6 Ways Superintendents Avoid Sales Calls
Superintendents and principals tell us they receive 15–20 sales calls per day. 20 SALES CALLS PER DAY!!! Seems like a time-sucking distraction for folks who have pretty important day jobs (like improving student outcomes, building teacher capacity and keeping students safe while they learn).
Because leading districts work with us to understand which technology interventions are working for students and their local budgets, we get unique insight into how administrators dealt with the onslaught before implementing our edtech management platform. Honestly, we could file many of these tricks under “laugh-so-you-don’t-cry.”
As the dreaded “conference season” begins — where unlimited coffee and awkward face-nametag-face eye contact will proliferate — we thought we’d share the most inspired approaches Superintendents use to avoid sales calls:
The “Call me, maybe….NOT” List
- The Catharsis — A top-200 district superintendent shared his frustration with unending sales email by waking up every morning, scanning his inbox and doing a mass delete of everyone he didn’t recognize. “It’s cathartic, and I’m usually still in my pajamas,” he told us.
- The Blockade — Another uses the Catharsis, but he adds persistent sales people to his “blocked” or server black-list. “I never see them again — they weren’t invited and I don’t have to waste any more time.”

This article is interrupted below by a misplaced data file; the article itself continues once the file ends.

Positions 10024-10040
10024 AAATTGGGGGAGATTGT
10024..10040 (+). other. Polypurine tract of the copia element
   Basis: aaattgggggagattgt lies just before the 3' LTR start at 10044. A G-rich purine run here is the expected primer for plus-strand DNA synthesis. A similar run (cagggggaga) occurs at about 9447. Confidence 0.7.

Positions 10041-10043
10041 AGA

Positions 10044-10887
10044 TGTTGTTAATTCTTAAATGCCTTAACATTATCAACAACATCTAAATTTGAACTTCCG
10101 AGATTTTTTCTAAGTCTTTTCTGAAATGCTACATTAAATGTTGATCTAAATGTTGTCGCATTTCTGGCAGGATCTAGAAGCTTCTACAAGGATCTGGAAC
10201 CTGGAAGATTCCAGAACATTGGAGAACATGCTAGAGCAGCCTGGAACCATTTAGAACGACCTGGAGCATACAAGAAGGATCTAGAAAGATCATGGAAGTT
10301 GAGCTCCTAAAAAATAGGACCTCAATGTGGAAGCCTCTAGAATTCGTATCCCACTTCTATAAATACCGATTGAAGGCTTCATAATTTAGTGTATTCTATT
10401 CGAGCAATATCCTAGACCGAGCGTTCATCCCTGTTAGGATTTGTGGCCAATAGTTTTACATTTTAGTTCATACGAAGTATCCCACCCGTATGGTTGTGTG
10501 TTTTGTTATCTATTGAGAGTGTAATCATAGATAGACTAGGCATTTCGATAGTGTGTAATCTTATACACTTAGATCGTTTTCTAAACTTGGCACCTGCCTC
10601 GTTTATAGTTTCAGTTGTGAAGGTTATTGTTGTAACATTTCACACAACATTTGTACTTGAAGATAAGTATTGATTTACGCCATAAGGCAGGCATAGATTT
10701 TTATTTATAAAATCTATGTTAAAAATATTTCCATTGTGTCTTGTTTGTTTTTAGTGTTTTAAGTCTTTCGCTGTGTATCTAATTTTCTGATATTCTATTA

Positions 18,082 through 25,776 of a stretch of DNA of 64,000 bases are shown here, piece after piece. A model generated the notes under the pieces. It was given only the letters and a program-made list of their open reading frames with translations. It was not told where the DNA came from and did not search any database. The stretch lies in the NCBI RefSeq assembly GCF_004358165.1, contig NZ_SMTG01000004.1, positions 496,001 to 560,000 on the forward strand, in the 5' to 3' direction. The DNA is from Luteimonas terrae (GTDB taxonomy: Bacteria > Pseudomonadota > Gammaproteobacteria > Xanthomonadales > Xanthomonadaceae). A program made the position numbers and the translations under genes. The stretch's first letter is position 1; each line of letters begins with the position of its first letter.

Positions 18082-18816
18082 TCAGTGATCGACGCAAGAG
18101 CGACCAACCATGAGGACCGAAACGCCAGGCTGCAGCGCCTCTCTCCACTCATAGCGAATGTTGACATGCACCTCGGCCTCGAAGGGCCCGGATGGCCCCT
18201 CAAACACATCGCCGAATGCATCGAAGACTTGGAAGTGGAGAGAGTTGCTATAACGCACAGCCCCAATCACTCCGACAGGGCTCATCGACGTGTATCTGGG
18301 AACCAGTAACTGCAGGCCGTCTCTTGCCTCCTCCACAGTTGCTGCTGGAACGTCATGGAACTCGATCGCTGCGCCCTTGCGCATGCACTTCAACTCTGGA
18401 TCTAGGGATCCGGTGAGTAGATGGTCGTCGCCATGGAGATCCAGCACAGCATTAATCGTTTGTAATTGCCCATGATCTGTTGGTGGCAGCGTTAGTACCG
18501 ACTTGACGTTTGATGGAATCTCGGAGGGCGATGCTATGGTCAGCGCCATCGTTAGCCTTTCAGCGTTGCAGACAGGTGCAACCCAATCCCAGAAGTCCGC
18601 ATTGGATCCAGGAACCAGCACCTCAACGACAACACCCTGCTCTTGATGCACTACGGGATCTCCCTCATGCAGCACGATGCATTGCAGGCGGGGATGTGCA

- The Intern — One large district told us they have spring and fall interns who get auto-forwarded emails from anyone not in the superintendent’s address book. These interns scrub the list, then send notes and specific questions to the Superintendent.
- Don’t Call Me, We’ll Call You — Take the intern, give them a spreadsheet, and ask them to tag every company and product with information about the product, grade level, research or other insights. When (and if) the leadership team decides it’s looking for a “literacy product,” they go to the list for every product that has tried to reach out and begin their process.
- The Bar Napkin — Inspired by singles and their unwanted suitors, a few committed souls have business cards printed just for vendors. They look just like their normal cards, but with a different email and phone number. We would call them “fake” business cards, but the email and numbers are real… they just go to the switchboard, round file or an intern. Ouch!
- The Long Con — Taking advantage of The Bar Napkin trick, we heard one superintendent who had enabled an auto-respond to the fake email address… so a quick response might say “Thanks for writing. I’ll take a look, and be in touch with you in 2 weeks,” leaving the salesperson in purgatory, for a fortnight. Follow up results in the same or a new message (if he chose to update it). Ugh!
It doesn’t have to come to this; we continue to help districts find, manage and implement the best tools for their teachers, students and budgets… and our approach is more cathartic than a blockade!
If you’ve used (or been victim of) any of these, share your best story or trick by posting it below.